Ed (sirndipiti) wrote,


for the story from the beginning, go to http://www.members.aol.com/sirndipiti/WIP.htm


Jimmy's was the kind of place that's difficult to ascribe to any given era. There was a bit of the late eighteen hundreds in the feel of it, the darkened by time woodwork, the stamped metal ceiling, the wall hung lighting fixtures which had been converted from gas to electric and, when you were in a receptive mood, the sensation that when you walked out the door and up the half flight of steps, you would find horse drawn carriages and people in period costume.

The polished mahogany counter that runs full width at the far end of the space as you enter, looks like it could relate endless tales of days when Jimmy's served illegal alcohol during prohibition. Whether the days as a speakeasy are true or not have been relegated to myth. It seems no one from that period is around anymore but the stories are passed on mouth to ear, growing in style and complexity with each telling. The half mirrored wall behind the counter, instead of holding shelves of liquor and stemware, now sports row upon row of handmade stoneware mugs from a small pottery outside New Hope, PA. The work space below the shelves now house double coffee makers and espresso machines with their steam and clank. Yeah, you can get all the esoteric beverage blends at Jimmy's but if you really want coffee, just ask for a "cuppa regular."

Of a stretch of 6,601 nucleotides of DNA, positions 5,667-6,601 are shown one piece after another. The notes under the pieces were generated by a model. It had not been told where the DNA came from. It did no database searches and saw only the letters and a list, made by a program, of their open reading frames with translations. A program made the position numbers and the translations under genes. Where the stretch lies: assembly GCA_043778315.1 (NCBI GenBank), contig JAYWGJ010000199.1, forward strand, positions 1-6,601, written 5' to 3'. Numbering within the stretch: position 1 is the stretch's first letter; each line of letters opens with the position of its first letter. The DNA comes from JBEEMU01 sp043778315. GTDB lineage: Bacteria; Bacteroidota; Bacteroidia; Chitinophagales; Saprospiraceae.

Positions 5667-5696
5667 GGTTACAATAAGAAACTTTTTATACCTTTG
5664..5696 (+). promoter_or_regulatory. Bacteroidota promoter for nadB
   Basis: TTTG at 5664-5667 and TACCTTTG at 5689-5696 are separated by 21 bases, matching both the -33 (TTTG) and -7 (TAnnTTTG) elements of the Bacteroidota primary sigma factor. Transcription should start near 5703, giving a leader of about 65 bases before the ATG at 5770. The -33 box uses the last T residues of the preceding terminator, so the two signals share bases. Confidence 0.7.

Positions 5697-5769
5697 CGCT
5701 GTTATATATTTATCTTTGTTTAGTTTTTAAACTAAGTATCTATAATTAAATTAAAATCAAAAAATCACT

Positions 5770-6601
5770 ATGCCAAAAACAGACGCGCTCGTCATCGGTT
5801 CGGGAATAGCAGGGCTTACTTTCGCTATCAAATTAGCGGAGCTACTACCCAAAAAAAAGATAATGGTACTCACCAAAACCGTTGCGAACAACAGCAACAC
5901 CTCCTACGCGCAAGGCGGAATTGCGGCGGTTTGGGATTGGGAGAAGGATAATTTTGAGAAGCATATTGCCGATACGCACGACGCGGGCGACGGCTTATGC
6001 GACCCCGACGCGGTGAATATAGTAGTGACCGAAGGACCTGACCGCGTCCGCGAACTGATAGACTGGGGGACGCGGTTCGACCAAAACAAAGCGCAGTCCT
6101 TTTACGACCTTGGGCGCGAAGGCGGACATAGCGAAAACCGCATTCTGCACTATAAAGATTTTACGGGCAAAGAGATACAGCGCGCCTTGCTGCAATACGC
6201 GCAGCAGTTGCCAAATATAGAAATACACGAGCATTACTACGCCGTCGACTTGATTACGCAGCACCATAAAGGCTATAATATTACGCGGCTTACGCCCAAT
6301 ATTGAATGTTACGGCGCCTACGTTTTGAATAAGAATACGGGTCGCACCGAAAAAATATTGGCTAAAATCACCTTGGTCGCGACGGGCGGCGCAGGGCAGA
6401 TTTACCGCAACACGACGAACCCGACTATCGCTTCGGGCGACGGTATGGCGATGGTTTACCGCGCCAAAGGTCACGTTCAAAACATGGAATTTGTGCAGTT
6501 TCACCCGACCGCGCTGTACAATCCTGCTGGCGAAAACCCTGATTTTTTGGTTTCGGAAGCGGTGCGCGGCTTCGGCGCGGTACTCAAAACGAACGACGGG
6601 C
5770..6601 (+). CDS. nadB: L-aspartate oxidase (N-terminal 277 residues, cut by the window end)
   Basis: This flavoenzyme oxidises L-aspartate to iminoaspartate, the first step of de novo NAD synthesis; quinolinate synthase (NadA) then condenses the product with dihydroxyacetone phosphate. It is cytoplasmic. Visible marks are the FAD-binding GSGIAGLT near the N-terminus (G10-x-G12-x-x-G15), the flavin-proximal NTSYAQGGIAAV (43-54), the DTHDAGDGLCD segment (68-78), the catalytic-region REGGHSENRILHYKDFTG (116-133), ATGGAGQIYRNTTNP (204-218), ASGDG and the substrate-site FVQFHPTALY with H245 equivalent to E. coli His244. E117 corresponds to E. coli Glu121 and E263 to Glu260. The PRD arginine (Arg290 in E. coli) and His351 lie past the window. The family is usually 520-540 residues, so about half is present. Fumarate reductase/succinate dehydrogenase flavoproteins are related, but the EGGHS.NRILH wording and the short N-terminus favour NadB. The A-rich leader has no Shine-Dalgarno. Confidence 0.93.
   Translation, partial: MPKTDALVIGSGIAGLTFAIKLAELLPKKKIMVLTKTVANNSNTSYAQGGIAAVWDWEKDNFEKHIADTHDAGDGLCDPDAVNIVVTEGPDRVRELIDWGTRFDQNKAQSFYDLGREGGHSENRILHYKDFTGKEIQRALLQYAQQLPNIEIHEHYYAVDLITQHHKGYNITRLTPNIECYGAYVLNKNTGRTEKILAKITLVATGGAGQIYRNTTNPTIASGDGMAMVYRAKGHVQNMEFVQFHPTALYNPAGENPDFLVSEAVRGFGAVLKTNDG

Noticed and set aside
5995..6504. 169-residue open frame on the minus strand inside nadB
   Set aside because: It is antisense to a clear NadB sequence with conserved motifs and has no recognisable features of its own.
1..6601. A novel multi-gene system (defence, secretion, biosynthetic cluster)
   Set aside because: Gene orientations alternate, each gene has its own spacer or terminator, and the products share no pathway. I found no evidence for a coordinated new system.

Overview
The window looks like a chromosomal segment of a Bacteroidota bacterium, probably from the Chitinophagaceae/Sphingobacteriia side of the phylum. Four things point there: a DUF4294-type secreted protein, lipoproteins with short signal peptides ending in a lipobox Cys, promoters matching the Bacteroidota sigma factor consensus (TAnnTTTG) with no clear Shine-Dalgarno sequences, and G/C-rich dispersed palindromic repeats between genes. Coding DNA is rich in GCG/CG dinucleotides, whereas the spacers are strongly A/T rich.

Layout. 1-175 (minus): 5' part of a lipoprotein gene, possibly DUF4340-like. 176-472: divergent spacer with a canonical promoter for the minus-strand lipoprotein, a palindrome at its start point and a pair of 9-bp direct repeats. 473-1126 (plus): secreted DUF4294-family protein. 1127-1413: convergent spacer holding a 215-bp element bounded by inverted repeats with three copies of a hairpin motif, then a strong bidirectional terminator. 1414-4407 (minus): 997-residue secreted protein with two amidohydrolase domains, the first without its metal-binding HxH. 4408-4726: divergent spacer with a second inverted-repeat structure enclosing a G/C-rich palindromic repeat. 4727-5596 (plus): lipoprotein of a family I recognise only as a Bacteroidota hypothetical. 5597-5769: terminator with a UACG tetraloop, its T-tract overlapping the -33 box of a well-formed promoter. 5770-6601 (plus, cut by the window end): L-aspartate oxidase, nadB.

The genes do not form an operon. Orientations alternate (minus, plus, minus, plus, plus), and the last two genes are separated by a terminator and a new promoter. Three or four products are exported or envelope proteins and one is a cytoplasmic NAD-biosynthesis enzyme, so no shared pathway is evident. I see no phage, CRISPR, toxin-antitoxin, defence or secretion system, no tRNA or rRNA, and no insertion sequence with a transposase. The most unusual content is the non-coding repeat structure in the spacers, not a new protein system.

On the left as you enter Jimmy's Espresso Bar and Dry Goods, just past a wall full of coat pegs, is a small alcove with display areas showing various artist/writer materials for those who have come unprepared but find the environment suddenly inspiring. When a pencil stub begged from the server and a napkin just won't do, the "Dry Goods" alcove offers a variety of drawing implements from split nib fountain pens, to precise roller ball technical pens, humble number 2 pencil to vine charcoal; there is even a selection of basic water color sets. Papers range from steno pads, sketch pads, and bound artists papers to loose scrap paper, water color paper in a variety of weights and textures and cold pressed illustration board.

Jason's hand rests lightly around Amanda's waist as he opens the door and they enter Jimmy's

***** stay tuned

  • (no subject)

    pic didn't go with post... such is life. here it is

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